That whole discussion is moot anyway since we don't know if photons, or for that matter light, really exists either. For that matter, we don't know if neutrinos really exist either, for all we know, the measurements were caused by fairies with flashlights.
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Siquo

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Re: CERN has accidentally the everything.
« Reply #250 on: September 27, 2011, 08:19:13 am »

Well, yeah. You're now dealing with stuff which we can only imagine with metaphores such as "particle" and "wave". For all we know they're strange, charming, up or down, or just fairies with flashlights.

Nevertheless, we can make calculations and predict those metaphores, so it's still relevant and not moot at all.
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Il Palazzo

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Re: CERN has accidentally the everything.
« Reply #251 on: September 27, 2011, 10:17:00 am »

I'm wondering if someone has ever done an experiment with the ability to check whether a large cohort of photons is seen (or not seen) to gravitationally affect other photons, which would be definite proof (one way or another, once the accuracy is high enough) of whether the photons traditionally massed-as opposed to merely space-time bent.
That there is always a question of accuracy makes it impossible to have a "definite proof". All we can do, is establish an upper limit of photon mass, which can be done in experiments like this: http://www.princeton.edu/~romalis/PHYS312/Coulomb%20Ref/TuCoulomb.pdf . Check pages 4 and 8 for lists of all the experiments ever used. You need to have a good grasp of higher maths as well as physics to be able to grok how it's done though.
Ultimately, you're always going to be limited by the uncertainty principle, so you'll never really know for sure, no matter the accuracy of your measurements.

http://www.scribd.com/doc/62099162/22/Dispersion-of-starlight  describes experiments(starting with De Broigle's in 1940) like the one you have specifically proposed.

edit:
I like your examples though. They highlight what I was trying to say. Everyone knew that light functioned like a wave, but suddenly it didn't. People probably went "Why is everyone always trying to prove science wrong?" regarding that too, when the truth is that questioning if it really does work like that is what makes science science.
You know we(me, you, Virex) are all on the same side of the barricade, right?
Nobody is advocating not questioning science. What is being advocated is moderation in how it's done. In the light-as-a-wave example, you could have three basic reactions:
1.Science is religion, ergo light cannot be made of particles.
2.Science is wrong, ergo light cannot be a wave anymore.
3.Science changes to fit the data, ergo we've got wave-particle duality to describe behaviour of light.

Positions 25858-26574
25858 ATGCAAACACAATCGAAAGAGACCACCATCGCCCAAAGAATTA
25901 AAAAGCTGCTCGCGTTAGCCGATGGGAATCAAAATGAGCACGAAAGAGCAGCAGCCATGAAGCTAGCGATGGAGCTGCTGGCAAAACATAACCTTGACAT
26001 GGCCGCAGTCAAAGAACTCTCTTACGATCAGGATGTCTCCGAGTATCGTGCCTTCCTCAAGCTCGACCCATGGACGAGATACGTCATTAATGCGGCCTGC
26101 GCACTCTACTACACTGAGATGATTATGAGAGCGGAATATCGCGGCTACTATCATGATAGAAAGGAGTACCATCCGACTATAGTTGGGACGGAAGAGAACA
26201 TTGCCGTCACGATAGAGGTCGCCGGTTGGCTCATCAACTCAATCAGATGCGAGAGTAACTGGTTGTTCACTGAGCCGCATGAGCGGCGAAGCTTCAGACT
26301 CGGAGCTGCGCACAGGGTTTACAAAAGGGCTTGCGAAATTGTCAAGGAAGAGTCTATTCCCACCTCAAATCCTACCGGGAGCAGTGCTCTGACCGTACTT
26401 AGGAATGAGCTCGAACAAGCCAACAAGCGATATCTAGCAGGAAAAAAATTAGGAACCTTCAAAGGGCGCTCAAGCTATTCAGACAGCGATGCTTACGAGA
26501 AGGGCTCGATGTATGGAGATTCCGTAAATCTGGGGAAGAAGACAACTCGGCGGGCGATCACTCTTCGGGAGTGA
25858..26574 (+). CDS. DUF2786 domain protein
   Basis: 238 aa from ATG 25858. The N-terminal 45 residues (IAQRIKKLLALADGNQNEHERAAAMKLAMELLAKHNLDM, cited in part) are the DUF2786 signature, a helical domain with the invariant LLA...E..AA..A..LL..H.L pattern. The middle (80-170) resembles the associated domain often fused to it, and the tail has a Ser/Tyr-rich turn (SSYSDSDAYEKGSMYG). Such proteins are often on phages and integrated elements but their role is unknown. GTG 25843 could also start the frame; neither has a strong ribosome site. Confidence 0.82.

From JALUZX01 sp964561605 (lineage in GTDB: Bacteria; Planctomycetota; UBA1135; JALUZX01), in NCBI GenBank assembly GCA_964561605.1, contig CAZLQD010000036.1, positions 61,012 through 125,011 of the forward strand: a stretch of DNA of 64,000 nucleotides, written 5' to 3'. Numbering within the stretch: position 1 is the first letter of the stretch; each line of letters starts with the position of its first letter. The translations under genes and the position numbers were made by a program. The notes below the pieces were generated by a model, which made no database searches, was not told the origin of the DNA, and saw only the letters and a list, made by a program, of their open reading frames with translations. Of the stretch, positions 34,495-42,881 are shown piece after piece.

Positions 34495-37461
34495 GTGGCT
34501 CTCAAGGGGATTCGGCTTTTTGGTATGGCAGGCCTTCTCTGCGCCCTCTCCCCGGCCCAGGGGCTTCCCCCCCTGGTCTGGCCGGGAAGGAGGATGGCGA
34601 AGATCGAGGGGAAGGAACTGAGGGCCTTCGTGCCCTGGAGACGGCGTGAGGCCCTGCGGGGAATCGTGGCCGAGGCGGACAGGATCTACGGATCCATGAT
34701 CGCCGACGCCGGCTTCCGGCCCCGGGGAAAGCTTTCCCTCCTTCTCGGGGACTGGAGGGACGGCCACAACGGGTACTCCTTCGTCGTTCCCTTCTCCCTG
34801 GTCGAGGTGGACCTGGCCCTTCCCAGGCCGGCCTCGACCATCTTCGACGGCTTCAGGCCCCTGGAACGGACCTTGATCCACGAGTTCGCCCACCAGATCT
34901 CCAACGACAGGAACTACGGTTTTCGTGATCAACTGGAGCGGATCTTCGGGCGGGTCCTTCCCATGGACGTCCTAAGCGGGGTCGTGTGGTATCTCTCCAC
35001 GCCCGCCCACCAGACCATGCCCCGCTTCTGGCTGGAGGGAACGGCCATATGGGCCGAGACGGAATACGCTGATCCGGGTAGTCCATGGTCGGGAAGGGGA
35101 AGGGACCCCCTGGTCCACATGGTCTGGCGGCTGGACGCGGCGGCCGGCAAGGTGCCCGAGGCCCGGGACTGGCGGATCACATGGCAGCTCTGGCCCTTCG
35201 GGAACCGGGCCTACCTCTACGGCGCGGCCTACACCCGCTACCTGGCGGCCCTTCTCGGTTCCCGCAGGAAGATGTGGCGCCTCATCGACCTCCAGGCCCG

What is being said, is that 2 is just as radical an approach, and just as bad as 1.
« Last Edit: September 27, 2011, 10:38:14 am by Il Palazzo »
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Starver

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Re: CERN has accidentally the everything.
« Reply #252 on: September 27, 2011, 10:46:36 am »

Some bedtime reading there, in the .PDF and I'll drag out my physics notes for the bits I've largely forgotten about over the last decade or so!

The Scribd one's giving me some problems (Firefox refuses to display pages on the page-shaped spaces, IE has the old "script causing IE to run slowly") but I'll see if I can grab that too.  Perhaps I'm making my machine do too many other things at the same time to represent the actual inner workings of spacetime. :)
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Virex

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Re: CERN has accidentally the everything.
« Reply #253 on: September 27, 2011, 11:06:33 am »

Quote
I like your examples though. They highlight what I was trying to say. Everyone knew that light functioned like a wave, but suddenly it didn't. People probably went "Why is everyone always trying to prove science wrong?" regarding that too, when the truth is that questioning if it really does work like that is what makes science science.
You know we(me, you, Virex) are all on the same side of the barricade, right?
Nobody is advocating not questioning science. What is being advocated is moderation in how it's done. In the light-as-a-wave example, you could have three basic reactions:
1.Science is religion, ergo light cannot be made of particles.
2.Science is wrong, ergo light cannot be a wave anymore.
3.Science changes to fit the data, ergo we've got wave-particle duality to describe behaviour of light.

What is being said, is that 2 is just as radical an approach, and just as bad as 1.
I was actually arguing that
4. Guys! These new measurements that were just published totally invalidate the theory that light waves are one of those mass-particle-thingies! Guys! Guys? Why aren't you listening? Just because I don't have a clue doesn't mean you aren't wrong! Guys?!

Is getting a bit out of hand at times, especially when you consider that most can't distinguish between someone who knows the current theories and someone who's knowledge doesn't go beyond "light is supposed to be a mass-wave-particle-energy fluctuating field-something that flies through the aether and curves space".
« Last Edit: September 27, 2011, 11:09:33 am by Virex »
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Il Palazzo

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Re: CERN has accidentally the everything.
« Reply #254 on: September 27, 2011, 11:27:39 am »